Hailed as the second generation of the internet, blockchain technology is set to disrupt many aspects of our everyday life.
Originally developed as the record-keeping technology behind the digital currency bitcoin, blockchain’s open-ledger system is predicted to transform finance and many other industries.
Today, it takes days to move money between participants and across the world with different currencies. Confirmation is needed to reconcile transactions between intermediaries like banks, which can delay commerce and errors are made. Blockchain promises instant settlement of payments, error-free and trusted, through its encrypted technology.
Blockchain is best described as a worldwide distributed ledger. Distributed meaning it runs on computers with no central database. The system is open to public view and encrypted, and is controlled by individuals, not intermediaries.
There are numerous potential applications for blockchains. The Depository Trust & Clearing Corp., which serves as the central bookkeeper and trade clearing system for Wall Street, is testing blockchain technology to instantly settle security transactions.
Blockchain could cut trading costs by one-third, or $16 billion, and cut bank capital requirements by $120 billion.
A recent forecast also predicts the loss over the next decade of 2 million banking jobs devoted to processing.
In theory, blockchain technology could replace DTCC, although the organization argues that U.S. regulators still would require oversight by a central body.
Widespread adoption of blockchain technology is years away, but startup companies include Gemini, Coinbase, Ethereum, Everledger, Circle, Ripple, Tierion and MIT’s Enigma. Transactions are made with cryptocurrencies, like bitcoin, ether and digital dollars—which are digital currencies that use encryption to facilitate secure transactions.
The technology will be disruptive to banks and credit card companies, and businesses in the “sharing” economy like Paypal, Spotify, Uber and Airbnb, to name a few. There will be a scramble to adapt or succumb to a new way of conducting business.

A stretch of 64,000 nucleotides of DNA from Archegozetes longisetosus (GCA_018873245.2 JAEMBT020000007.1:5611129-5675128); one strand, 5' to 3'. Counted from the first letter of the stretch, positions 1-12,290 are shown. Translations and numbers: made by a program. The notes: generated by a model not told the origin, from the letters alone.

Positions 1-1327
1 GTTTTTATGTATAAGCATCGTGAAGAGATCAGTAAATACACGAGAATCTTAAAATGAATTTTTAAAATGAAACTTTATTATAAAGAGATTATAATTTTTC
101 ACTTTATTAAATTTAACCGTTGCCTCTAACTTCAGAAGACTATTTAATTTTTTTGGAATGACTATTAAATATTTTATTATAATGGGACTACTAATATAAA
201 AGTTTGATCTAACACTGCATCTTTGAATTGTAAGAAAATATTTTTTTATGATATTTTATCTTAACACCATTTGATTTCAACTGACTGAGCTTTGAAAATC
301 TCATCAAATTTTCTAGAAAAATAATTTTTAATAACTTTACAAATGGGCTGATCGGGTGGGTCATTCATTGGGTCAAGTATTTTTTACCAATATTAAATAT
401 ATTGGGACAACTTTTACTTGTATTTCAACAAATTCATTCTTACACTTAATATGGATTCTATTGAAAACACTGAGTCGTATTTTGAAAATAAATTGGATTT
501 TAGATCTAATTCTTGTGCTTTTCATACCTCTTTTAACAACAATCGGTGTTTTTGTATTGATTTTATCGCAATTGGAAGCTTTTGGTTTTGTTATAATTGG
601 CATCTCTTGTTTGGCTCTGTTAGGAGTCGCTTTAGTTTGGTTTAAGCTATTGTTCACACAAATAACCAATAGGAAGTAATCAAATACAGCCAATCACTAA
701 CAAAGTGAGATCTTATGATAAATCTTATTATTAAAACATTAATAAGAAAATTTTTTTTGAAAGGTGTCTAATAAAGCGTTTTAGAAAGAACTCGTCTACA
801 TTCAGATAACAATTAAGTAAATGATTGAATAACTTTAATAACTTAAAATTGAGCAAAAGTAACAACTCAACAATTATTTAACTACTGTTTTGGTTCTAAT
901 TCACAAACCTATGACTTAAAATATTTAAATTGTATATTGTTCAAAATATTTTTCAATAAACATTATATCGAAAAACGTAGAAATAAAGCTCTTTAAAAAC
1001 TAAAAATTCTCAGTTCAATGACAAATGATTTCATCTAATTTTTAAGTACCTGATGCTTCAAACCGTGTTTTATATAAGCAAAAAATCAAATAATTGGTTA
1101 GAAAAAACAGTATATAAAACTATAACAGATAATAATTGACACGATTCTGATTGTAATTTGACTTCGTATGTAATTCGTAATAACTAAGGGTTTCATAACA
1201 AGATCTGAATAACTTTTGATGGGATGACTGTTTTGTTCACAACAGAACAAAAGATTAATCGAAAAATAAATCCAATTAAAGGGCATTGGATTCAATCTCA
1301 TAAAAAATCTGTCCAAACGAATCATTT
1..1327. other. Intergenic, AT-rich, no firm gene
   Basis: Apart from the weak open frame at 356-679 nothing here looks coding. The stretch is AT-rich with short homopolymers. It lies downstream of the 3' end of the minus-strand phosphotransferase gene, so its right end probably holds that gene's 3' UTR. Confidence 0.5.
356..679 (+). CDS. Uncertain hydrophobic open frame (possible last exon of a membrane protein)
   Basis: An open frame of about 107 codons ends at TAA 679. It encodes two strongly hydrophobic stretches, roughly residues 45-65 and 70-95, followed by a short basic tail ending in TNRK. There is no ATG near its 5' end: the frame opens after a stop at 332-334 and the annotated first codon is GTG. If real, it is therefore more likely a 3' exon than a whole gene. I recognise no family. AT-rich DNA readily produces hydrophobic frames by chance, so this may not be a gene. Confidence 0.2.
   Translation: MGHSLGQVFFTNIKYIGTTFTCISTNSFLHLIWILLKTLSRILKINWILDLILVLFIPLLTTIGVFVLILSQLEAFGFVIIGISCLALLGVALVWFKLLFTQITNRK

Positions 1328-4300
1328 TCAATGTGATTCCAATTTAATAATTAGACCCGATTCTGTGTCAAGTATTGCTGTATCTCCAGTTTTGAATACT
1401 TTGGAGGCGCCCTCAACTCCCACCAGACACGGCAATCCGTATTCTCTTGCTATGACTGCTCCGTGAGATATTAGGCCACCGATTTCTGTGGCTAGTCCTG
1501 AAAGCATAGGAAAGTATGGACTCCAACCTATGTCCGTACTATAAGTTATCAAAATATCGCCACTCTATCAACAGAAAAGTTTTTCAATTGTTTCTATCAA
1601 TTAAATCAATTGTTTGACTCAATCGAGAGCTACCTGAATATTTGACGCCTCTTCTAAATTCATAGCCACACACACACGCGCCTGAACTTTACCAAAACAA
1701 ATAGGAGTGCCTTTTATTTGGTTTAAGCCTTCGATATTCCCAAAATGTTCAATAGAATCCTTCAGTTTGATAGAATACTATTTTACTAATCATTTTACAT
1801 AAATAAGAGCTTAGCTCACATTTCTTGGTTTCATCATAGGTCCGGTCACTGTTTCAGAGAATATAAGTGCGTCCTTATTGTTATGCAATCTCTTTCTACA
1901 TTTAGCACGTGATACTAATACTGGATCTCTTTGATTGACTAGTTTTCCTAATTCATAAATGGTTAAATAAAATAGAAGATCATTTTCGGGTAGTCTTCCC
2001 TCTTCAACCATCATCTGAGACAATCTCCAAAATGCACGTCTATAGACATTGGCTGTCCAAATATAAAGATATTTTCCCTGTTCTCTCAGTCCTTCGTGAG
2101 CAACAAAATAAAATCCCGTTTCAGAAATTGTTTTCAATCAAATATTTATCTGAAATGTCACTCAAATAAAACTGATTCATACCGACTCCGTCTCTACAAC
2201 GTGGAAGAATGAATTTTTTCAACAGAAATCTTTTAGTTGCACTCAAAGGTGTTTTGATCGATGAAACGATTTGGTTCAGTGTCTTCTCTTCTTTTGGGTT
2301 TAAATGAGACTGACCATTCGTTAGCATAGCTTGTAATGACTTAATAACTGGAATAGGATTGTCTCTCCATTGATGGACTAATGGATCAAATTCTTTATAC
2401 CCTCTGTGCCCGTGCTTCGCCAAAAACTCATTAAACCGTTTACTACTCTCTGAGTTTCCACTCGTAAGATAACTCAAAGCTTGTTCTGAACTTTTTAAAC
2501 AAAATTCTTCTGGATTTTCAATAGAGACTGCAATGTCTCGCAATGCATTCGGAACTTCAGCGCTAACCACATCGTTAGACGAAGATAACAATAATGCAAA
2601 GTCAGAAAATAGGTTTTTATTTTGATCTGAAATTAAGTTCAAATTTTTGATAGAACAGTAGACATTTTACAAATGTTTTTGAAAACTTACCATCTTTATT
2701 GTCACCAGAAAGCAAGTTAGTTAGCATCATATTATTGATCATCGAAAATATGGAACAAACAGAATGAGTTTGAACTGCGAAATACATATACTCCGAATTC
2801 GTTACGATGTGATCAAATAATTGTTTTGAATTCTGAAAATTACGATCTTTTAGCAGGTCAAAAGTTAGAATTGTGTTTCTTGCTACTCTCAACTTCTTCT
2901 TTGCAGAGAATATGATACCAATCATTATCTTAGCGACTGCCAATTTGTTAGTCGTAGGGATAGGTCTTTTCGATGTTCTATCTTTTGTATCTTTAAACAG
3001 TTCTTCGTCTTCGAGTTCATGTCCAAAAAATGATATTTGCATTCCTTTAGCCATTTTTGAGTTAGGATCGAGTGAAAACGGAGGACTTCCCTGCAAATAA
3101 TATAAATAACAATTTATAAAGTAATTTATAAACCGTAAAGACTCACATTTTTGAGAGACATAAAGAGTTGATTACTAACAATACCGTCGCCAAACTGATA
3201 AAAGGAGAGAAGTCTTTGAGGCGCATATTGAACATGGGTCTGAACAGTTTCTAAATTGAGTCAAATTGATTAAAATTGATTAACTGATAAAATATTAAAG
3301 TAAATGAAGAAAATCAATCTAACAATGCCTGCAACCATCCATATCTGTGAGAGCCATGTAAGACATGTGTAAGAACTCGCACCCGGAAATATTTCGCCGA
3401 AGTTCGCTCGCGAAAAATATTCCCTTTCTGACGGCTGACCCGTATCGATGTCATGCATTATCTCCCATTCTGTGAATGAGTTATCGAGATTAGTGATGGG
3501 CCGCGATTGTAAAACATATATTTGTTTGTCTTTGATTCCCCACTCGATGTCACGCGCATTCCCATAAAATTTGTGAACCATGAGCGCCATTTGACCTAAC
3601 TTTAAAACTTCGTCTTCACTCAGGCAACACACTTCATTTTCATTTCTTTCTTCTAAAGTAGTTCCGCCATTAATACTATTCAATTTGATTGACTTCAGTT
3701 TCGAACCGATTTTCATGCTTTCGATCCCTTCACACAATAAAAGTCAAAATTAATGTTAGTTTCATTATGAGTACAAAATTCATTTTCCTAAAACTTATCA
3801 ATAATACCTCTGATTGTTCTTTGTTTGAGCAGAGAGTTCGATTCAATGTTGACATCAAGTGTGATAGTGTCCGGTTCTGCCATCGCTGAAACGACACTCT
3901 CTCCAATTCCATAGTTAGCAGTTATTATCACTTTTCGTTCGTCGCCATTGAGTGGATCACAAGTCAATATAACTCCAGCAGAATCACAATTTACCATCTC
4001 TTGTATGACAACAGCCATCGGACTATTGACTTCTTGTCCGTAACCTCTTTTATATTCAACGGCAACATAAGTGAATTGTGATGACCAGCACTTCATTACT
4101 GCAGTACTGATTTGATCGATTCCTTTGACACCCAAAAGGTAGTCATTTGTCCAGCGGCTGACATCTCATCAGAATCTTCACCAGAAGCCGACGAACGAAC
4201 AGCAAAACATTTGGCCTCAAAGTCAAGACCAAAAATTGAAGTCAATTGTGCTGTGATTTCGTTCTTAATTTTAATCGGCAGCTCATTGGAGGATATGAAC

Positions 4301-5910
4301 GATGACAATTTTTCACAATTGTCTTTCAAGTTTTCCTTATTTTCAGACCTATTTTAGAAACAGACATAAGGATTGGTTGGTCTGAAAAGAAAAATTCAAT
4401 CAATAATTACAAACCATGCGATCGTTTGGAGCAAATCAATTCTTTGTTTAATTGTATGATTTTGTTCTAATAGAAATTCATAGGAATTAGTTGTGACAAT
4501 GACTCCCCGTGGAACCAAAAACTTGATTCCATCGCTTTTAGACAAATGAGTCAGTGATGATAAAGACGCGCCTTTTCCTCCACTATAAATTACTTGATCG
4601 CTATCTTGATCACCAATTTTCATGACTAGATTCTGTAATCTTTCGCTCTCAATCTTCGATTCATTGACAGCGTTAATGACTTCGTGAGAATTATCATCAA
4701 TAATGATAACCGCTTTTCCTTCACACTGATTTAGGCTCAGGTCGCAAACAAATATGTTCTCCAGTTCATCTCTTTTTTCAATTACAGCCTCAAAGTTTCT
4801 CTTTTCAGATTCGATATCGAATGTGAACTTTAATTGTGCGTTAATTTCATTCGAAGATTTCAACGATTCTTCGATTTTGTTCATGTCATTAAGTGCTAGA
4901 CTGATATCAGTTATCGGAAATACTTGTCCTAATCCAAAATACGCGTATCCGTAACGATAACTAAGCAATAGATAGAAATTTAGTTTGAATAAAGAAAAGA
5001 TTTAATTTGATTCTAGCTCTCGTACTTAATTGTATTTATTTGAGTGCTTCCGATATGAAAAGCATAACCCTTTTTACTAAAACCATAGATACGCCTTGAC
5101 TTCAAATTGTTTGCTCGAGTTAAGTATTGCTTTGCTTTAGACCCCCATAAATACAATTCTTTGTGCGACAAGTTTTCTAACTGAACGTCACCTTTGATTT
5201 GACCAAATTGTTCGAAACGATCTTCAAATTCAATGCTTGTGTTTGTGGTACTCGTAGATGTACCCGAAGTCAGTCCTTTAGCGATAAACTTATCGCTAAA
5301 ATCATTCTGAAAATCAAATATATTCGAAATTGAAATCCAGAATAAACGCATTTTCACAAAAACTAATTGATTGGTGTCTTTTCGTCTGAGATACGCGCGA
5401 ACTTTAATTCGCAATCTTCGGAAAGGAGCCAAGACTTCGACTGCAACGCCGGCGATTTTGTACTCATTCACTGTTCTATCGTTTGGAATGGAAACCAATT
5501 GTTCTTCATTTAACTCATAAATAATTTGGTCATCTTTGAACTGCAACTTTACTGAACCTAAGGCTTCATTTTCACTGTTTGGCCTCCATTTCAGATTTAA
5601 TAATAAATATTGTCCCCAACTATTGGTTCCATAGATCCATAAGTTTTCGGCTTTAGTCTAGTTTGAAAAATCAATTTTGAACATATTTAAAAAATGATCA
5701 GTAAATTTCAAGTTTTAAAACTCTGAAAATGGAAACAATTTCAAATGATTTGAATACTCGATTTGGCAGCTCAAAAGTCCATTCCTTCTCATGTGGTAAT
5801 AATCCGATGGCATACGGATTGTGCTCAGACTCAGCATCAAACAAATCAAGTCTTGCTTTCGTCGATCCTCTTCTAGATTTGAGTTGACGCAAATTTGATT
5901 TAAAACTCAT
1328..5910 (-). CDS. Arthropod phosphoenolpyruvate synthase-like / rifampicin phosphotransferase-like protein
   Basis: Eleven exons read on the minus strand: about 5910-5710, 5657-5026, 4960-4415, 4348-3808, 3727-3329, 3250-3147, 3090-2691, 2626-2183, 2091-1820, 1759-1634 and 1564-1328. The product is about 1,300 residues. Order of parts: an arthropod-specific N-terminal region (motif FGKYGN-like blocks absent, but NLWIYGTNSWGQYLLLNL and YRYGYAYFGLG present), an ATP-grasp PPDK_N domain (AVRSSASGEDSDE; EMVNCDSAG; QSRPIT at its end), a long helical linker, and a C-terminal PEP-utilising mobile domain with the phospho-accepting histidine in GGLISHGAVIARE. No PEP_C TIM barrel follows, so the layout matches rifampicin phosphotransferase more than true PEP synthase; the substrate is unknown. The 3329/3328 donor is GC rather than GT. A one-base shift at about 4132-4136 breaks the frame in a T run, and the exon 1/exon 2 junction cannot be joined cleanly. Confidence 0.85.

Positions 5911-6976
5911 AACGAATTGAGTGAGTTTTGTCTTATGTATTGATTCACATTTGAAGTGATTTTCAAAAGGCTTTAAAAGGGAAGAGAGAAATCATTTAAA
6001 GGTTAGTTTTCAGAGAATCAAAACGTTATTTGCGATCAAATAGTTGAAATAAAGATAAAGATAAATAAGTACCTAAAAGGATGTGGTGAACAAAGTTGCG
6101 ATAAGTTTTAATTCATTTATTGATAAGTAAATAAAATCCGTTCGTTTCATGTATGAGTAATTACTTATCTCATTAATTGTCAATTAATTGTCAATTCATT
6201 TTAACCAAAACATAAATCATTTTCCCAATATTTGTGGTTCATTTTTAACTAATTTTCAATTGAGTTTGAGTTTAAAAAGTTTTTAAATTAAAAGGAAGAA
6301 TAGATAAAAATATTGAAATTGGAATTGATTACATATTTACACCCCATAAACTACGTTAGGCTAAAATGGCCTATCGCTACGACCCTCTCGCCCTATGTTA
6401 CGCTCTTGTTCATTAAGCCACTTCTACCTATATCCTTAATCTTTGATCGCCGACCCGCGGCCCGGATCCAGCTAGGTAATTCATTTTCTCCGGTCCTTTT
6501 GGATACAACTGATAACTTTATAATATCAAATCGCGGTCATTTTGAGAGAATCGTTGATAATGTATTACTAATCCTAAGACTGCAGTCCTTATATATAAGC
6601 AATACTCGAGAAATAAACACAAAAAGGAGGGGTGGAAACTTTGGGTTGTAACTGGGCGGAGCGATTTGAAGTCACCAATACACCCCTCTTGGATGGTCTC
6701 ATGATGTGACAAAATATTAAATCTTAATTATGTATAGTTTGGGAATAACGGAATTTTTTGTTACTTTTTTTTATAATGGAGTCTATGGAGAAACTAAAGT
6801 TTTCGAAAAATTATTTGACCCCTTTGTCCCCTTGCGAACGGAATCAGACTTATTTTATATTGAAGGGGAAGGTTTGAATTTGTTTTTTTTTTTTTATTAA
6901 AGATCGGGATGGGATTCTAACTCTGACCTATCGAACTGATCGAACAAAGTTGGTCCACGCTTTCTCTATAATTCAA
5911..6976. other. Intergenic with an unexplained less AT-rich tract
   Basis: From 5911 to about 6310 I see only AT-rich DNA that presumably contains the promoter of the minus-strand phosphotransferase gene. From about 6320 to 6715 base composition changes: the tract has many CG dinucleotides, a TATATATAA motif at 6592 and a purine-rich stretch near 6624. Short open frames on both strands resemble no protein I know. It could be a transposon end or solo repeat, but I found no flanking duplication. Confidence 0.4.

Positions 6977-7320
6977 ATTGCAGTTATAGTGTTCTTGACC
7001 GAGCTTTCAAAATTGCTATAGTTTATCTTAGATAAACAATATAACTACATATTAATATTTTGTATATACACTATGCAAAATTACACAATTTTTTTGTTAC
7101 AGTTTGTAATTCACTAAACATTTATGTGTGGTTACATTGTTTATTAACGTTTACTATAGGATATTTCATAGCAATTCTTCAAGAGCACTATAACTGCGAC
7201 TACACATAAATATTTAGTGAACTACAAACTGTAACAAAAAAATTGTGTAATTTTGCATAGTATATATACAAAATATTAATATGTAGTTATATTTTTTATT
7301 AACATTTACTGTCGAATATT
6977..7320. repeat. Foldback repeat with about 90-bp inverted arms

The elimination of the need for intermediaries carries huge implications, if transactions can be settled immediately between buyer and seller.
In the first generation of the internet, creators of intellectual property failed to receive full value for their work. Musicians, journalists, photographers, scientists and others were beholden to record labels, publishers and universities. In addition, they lost sales to digital piracy.
Blockchains will allow registries of music, artwork and other intellectual property to carry certificates of authenticity that facilitate a digital transaction made directly between the artist and the buyer.
Blockchain could allow a person working as an Uber driver the ability to contract directly with the rider and completely bypass the Uber network.
Some envision blockchain transforming functions such as recording birth and death certificates, settling insurance claims, and even counting votes. The “Internet of Things” will need blockchains to manage trillions of daily transactions.
Of course there are skeptics.
The SWIFT Institute, a UK-based cooperative that provides advice on financial transaction platforms, published a white paper this month citing a danger of unrealistic expectations.
Users might not adopt blockchain if it affects their competitive positioning. Plus, getting a large number of competing companies to agree on something so significant is difficult. Other concerns are cost and uncertainty over who is going to double-check the accuracy of blockchain.
While blockchain technology remains in its early stages, dismissing it as a fad could have disastrous implications for many industries.•
Skarbeck is managing partner of Indianapolis-based Aldebaran Capital LLC, a money-management firm. He can be reached at 818-7827 or firstname.lastname@example.org.